7 Questions You Wouldn't Think To Ask On A First Date But Should
We’ve all been there: rapid heartbeat, sweaty palms, nervous fidgeting. There’s not a whole lot that’s as anxiety-inducing — or exhilarating — as a first date.
Physical attraction is a key component of mutual interest, yes, but that only goes so far. What’s really a good litmus test for genuine attraction and true compatibility is conversation.
It’s not uncommon to go on a first date and feel awkward or vulnerable, or even that the conversation was stunted and wasn’t as productive or as interesting as it had the potential to be. We need to be having better conversations, and that all starts with asking better questions.
So here are seven meaningful (and telling) questions to ask your date:
1. What do you do in your spare time?
Having a job is great, and what someone does for a living says a lot. But what they do with their free time says even more. If they like to relax and take it easy, great. If watching TV and sleeping in is all they do, though, they might not be excited about waking up early on a weekend to go for a bike ride or a trip to the farmer’s market.
Actively pursuing other interests outside of their comfort zone indicates a commitment to personal development.
Additionally, actively pursuing other interests, projects, and activities outside of their comfort zone or their 9-5 job shows a person who’s committed to personal development and to trying new things.
2. What makes you nostalgic?
Asking someone to fully delve into their childhood on a first date is, admittedly, a bit much. But asking what they’re fond of reminiscing about or what memories they treasure is a more efficient way of doing so. And it allows you to find out what they really appreciate and keep close to their heart.
3. Who are the special people in your life?
If a person has a great relationship with their family, they’ll have no problem discussing it. But there are many people who don’t, and this question can gauge who the maternal, paternal, or sibling figures are in their lives.
If a person has a great relationship with their family, they’ll have no problem discussing it.
Observing how someone talks about other people also provides good insight into the influences they’ve allowed to shape them as a person, and potentially, how they’d even treat you if the relationship develops.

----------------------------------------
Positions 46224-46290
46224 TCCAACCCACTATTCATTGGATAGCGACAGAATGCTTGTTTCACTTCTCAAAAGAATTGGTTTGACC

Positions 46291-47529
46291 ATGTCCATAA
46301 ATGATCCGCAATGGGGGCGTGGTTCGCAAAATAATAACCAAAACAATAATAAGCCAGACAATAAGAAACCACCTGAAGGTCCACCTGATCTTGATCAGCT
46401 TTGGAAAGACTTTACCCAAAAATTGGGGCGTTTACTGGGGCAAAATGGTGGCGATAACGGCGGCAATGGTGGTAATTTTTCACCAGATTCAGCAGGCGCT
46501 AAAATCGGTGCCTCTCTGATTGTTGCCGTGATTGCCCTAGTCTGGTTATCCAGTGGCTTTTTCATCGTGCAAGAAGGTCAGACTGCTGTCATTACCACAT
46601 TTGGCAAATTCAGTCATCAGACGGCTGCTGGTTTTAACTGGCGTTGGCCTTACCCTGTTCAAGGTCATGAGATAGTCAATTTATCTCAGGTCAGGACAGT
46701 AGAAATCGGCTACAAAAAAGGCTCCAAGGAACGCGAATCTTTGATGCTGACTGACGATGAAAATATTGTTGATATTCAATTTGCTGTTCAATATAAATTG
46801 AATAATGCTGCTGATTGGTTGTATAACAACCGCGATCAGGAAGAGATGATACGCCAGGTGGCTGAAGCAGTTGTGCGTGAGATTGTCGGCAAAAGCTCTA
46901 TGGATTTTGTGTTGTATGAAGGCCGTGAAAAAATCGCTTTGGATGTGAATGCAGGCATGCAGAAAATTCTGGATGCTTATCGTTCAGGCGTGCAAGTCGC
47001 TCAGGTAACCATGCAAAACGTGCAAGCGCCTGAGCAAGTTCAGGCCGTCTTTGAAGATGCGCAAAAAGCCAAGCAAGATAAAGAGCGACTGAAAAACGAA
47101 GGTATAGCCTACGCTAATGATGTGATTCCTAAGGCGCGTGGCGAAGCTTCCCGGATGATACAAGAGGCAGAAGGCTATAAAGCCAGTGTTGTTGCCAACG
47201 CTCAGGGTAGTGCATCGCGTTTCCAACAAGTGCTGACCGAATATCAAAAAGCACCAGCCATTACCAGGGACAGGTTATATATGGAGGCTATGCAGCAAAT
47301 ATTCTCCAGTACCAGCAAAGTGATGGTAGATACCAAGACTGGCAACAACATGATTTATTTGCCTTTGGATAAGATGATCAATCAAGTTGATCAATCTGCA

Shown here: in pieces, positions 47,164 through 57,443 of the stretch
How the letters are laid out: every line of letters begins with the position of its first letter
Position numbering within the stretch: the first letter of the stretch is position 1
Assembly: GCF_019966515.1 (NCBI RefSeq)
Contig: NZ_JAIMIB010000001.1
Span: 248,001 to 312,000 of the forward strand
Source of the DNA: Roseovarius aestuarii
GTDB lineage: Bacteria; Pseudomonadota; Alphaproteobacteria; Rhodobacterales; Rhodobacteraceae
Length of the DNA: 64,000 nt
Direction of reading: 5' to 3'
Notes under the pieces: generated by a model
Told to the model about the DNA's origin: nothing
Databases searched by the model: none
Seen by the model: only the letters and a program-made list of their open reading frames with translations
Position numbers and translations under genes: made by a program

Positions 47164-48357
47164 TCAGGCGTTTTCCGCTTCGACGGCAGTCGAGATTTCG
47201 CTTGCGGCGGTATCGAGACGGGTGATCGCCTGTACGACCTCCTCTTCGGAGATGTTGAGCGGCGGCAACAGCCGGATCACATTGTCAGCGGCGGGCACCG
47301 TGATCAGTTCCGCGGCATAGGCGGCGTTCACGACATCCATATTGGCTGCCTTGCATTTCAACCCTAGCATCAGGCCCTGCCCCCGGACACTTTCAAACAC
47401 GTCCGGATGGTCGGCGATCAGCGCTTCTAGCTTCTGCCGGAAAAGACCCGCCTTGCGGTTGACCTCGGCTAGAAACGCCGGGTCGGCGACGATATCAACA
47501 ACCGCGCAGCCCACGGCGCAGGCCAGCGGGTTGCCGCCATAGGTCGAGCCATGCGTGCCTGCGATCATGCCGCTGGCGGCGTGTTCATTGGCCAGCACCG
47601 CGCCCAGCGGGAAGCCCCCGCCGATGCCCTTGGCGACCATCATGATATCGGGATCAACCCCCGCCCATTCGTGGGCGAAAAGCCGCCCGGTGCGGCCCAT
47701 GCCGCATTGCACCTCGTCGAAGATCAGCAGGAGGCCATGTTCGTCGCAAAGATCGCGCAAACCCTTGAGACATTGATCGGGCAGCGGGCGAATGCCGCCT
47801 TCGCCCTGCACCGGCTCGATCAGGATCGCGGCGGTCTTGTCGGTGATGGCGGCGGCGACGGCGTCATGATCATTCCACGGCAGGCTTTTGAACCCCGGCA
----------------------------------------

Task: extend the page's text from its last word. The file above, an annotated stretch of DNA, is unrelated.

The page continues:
4. What’s a chore you hate doing?
Anyone can wax poetic about the things they love; it’s relatively easy. But watching someone talk about what they don’t like is just as interesting, especially if it’s the mundane or annoying things like unloading the dishwasher or taking out the trash. Speaking from personal experience, asking someone how they feel about doing things they don’t like doing is a good indicator of how supportive and generous a partner they’ll turn out to be.
5. What’s the best present you’ve ever received?
Personally, I’m not a fan of overly materialistic personalities. It’s great to have nice things, and I like them just as much as the next person. But a person who noticeably emphasizes their income, zip code, car, etc., might not be a good match (if you’re like me). If the best gift they’ve ever received is a Rolex watch or a luxury car, think about what that choice says about them.
If the best gift they’ve ever received is a Rolex watch, think about what that choice says about them.
If they paid for it themselves from hard work and dedication, that’s different, but when there are so many other possibilities out there, it makes you start to wonder what they’d try to save first if the house caught on fire.
6. What does a normal day look like for you?
This question is one with vast, untapped potential, one from which even more questions — and therefore continued, deeper conversation — can arise. A person talking about their average day can naturally progress to what they do for a living, hobbies they enjoy, the food they like, the people they hang out with, and so much more.
7. What’s your biggest pet peeve in a significant other?
Asking about exes on a first date can open a whole can of worms that’s not necessarily welcome or appropriate for the setting. But it’s insightful to see how a date (and maybe a potential significant other) indirectly talks about past partners.
It’s insightful to see how a date (and maybe a potential significant other) indirectly talks about past partners.
Asking a date about their pet peeves is such a common question on many first dates. But asking about character flaws or personality traits they dislike in others is a great gauge for what they might find insightful and attractive about you, and what naturally draws them to romantic relationships.
Whether they’re an extrovert with great social skills or an introvert with a tougher shell to crack, these are interesting questions that are out of the norm and typically unexpected, which can take your conversation from dull to sparkling.
Looking at an attractive person across the dinner table is nice, sure, but deep, insightful answers to uncommon questions can reveal a lot about a person — first and foremost, if there’s a need for a second date.